26 December, 2012

Low-Fat Vanilla Cupcakes

Merry (late) Christmas everyone! I hope everyone is having an amazing and festive holiday season. I wish I could say I'm having a white christmas..but I'm not. It's blazing heat over here and I am sweating balls!

These cupcakes have 43grams of butter in them. Yes, you read correctly. 43 grams in 12 cupcakes. So out of the ordinary for cupcakes yet so amazing! These have become a staple in my house as me and my family don't feel guilty stuffing our faces with them.

My family is safely inside with the AC on full blast. We have been lazy asses all day because the heat has gotten to all of us.

I made these cupcakes the day before yesterday for myself. I adapted the recipe slightly so I could have it by subsitituing the white flour for spelt flour and the milk for rice milk. It turned out absolutely fine and super spongey!

The recipe also calls for 5 tablespoons of butter in the icing - but I left that out because it seemed too sickly sweet in such hot weather. But altogether, it's one stick of butter for BOTH the cupcakes and icing. You can finally gorge on cupcakes and not even feel bad about it.

Vanilla Cupcakes with Vanilla Buttercream
    adapted from The Hummingbird Bakery Cookbook
    makes 12 cupcakes

1 cup all-purpose flour (I subbed in 1 cup of spelt flour)
a scant 3/4 cup sugar
1 teaspoon baking powder
1/2 teaspoon baking soda
pinch of salt
3 tablespoons unsalted butter, at room temperature
1/2 cup whole milk (I subbed in 1/2 cup of rice milk)
1 egg
1/2 teaspoon vanilla extract

Preheat oven to 350 degrees F (175 celcius).
Put the flour, sugar, baking powder, baking soda and butter into the bowl of a stand mixer fitted with a paddle attachment, or use a handheld beater and beat on slow speed until the mixture is a sandy consistency and everything is combined. Gradually pour in half of the milk and beat until the milk is just incorporated.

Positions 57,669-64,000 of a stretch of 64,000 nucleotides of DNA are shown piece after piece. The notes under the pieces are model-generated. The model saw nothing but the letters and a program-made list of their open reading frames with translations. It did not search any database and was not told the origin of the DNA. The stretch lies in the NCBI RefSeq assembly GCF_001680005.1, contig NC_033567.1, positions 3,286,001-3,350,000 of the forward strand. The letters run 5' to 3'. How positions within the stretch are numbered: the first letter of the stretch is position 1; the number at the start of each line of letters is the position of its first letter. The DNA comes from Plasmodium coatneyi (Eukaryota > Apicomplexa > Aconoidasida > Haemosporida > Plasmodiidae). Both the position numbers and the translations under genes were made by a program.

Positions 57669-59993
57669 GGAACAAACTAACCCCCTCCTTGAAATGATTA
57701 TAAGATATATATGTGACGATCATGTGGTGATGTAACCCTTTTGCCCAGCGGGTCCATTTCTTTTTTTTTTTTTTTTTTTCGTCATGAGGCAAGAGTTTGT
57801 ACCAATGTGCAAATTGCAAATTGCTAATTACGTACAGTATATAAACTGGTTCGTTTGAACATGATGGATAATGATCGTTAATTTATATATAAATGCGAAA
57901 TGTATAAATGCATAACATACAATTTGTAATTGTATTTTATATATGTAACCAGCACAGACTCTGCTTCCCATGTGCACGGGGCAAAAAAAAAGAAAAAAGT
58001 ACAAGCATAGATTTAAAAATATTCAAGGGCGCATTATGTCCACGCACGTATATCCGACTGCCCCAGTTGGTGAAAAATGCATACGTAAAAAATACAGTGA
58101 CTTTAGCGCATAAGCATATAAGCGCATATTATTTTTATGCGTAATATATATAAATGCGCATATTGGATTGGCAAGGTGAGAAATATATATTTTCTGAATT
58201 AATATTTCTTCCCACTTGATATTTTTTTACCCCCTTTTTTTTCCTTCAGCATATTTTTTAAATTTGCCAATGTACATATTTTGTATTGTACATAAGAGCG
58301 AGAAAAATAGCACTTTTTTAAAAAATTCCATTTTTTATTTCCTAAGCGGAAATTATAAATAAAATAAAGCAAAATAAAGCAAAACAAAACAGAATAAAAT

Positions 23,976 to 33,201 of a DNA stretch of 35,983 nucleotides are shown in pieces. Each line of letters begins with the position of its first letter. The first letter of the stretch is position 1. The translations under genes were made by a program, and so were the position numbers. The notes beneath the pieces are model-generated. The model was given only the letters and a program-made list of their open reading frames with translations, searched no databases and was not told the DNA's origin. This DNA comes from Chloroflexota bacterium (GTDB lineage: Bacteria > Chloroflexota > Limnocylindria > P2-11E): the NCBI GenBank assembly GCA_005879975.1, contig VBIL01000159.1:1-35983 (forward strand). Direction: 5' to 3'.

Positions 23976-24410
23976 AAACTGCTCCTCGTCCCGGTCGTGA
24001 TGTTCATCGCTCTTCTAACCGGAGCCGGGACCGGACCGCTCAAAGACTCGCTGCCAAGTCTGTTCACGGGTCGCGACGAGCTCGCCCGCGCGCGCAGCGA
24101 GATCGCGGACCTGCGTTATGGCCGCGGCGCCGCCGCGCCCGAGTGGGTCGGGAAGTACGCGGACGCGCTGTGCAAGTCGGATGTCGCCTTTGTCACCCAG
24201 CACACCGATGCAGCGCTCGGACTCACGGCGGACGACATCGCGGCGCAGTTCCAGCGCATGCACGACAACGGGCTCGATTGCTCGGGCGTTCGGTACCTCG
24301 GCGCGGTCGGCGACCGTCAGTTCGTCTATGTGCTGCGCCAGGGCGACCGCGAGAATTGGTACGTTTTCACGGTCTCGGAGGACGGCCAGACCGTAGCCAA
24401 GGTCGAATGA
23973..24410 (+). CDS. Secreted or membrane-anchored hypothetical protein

Whisk the egg, vanilla and remaining milk together in a separate bowl for a few seconds, then pour into the flour mixture and continue beating until just incorporated. Scrape any unmixed ingredients from the side or the bottom of the bowl with a rubber spatula. Continue mixing until the batter is smooth. Just a few minutes. Do not overmix.

Spoon the batter into paper lined muffin tins, dividing between the 12 cups. Bake for 20-25 minutes or until light golden and a skewer inserted in the center comes out clean. Let the cupcakes cool slightly in the pan, then turn them out onto a wire rack to cool completely before frosting.


Vanilla Buttercream Frosting
     from The Hummingbird Bakery Cookbook
     makes enough for 12 cupcakes, double this recipe to frost an 8-inch cake

2 cups powdered sugar, sifted
5 tablespoons unsalted butter, at room temperature
2 tablespoons whole milk
1/4 teaspoon vanilla extract

Beat the powdered sugar and butter together in an electric mixer fit with a paddle attachment on medium low speed until the mixture comes together and is well mixed. Turn the mixer speed to low. Combine the milk and the vanilla extract and slowly stream it into the butter and sugar mixture. Once incorporated, turn the mixer to high and beat until the frosting is light and fluffy, at least 5 minutes. The longer the frosting is beaten, the fluffier and lighter it becomes. If you find that your frosting is getting to warm in the summer months, stop beating and set in the fridge for a few minutes. Once chilled, hook the frosting back up the the mixer and beat once more until you reach the desired consistency.

14 December, 2012

Hervé's Two Ingredient Chocolate Mousse

This recipe is absolutely fabulous and as the posts title states, yes it has only two ingredients! The recipe produces the dense thickness yet airyness of a chocolate mousse while keeping the calories down.

I suggest while making this to use the best possible chocolate you can get hold of as there is no cream or eggs to mask the flavour of the chocolate and instead, the chocolate is the star of the show, being mixed only with water to produce this mousse.

This recipe was created by a French chemist who was a molecular gastronomist and I watched Heston Blumenthal make it on his show.

It's important to not overbeat the chocolate sauce once it is in the ice cold bath as it can become too grainy. However, keep in mind, the more you whisk, the more moussey the mixture becomes up until the point where the chocolate siezes.

I left mine at the cold chocolate pudding-semi mousse stage, however you can always keep whisking longer to get that thick dense mousse most people are after.